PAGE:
If a speaker is able to provide examples that are concrete, proxemic, and relevant to the audience, as Bush did in this example, audience members are prompted to think of additional examples that connect to their own lives. Inductive reasoning can be useful when an audience disagrees with your proposition. As you present logically connected examples as evidence that build to a conclusion, the audience may be persuaded by your evidence before they realize that the coming conclusion will counter what they previously thought. This also sets up cognitive dissonance, which is a persuasive strategy we will discuss later.
Reasoning by analogy is a type of inductive reasoning that argues that what is true in one set of circumstances will be true in another (Walter, 1966). Reasoning by analogy has been criticized and questioned by logicians, since two sets of circumstances are never exactly the same. While this is true, our goal when using reasoning by analogy in persuasive speaking is not to create absolutely certain conclusions but to cite cases and supporting evidence that can influence an audience. For example, let’s say you are trying to persuade a university to adopt an alcohol education program by citing the program’s success at other institutions. Since two universities are never exactly the same, the argument can’t be airtight. To better support this argument, you could first show that the program was actually successful using various types of supporting material such as statistics from campus offices and testimony from students and staff. Second, you could show how the cases relate by highlighting similarities in the campus setting, culture, demographics, and previous mission. Since you can’t argue that the schools are similar in all ways, choose to highlight significant similarities. Also, it’s better to acknowledge significant limitations of the analogy and provide additional supporting material to address them than it is to ignore or hide such limitations.
So how do we evaluate inductive reasoning? When inductive reasoning is used to test scientific arguments, there is rigorous testing and high standards that must be met for a conclusion to be considered valid. Inductive reasoning in persuasive speaking is employed differently. A speaker cannot cite every example that exists to build to a conclusion, so to evaluate inductive reasoning you must examine the examples that are cited in ways other than quantity. First, the examples should be sufficient, meaning that enough are cited to support the conclusion. If not, you risk committing the hasty generalization fallacy. A speaker can expect that the audience will be able to think of some examples as well, so there is no set number on how many examples is sufficient. If the audience is familiar with the topic, then fewer examples are probably sufficient, while more may be needed for unfamiliar topics. A speaker can make his or her use of reasoning by example more powerful by showing that the examples correspond to the average case, which may require additional supporting evidence in the form of statistics. Arguing that teacher salaries should be increased by providing an example of a teacher who works side jobs and pays for his or her own school supplies could be effectively supported by showing that this teacher’s salary corresponds to the national average (Walter, 1966).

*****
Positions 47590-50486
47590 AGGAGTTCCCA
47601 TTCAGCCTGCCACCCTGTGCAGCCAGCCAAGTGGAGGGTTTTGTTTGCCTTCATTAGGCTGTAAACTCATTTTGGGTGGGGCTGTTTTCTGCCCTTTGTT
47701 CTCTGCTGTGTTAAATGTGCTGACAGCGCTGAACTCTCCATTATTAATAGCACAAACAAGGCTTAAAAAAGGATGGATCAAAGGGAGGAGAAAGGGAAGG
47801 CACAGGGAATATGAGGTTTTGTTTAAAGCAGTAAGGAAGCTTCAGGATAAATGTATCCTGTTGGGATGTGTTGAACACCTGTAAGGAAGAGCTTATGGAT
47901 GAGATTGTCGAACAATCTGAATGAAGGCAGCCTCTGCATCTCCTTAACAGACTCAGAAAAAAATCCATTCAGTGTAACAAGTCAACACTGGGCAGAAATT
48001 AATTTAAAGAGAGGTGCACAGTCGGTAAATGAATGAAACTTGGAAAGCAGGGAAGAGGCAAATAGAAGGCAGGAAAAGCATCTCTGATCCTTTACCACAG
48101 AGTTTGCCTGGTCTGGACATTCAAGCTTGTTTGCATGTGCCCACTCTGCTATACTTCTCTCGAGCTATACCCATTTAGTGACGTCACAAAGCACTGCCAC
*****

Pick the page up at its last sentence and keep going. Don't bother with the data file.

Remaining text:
Second, the examples should be typical, meaning they weren’t cherry-picked to match the point being argued. A speaker who argues to defund the National Endowment for the Arts (NEA) because the organization supports art that is “pornographic and offensive” may cite five examples of grants given for projects that caused such controversy. Failing to mention that these examples were pulled from the more than 128,000 grants issued by the NEA would be an inappropriate use of inductive reasoning since the examples aren’t sufficient or typical enough to warrant the argument. Another way to support inductive arguments is to show that the examples are a fair sample, meaning they are representative of the larger whole. Arguing that college athletes shouldn’t receive scholarships because they do not have the scholastic merit of other students and have less academic achievement could be supported by sharing several examples. But if those examples were not representative, then they are biased, and the reasoning faulty. A speaker would need to show that the athletes used in the example are representative, in terms of their race, gender, sport, and background, of the population of athletes at the university.
Using inductive reasoning, speakers reach conclusions through the citation of examples.
Claire Sambrook – UM… – CC BY-NC 2.0.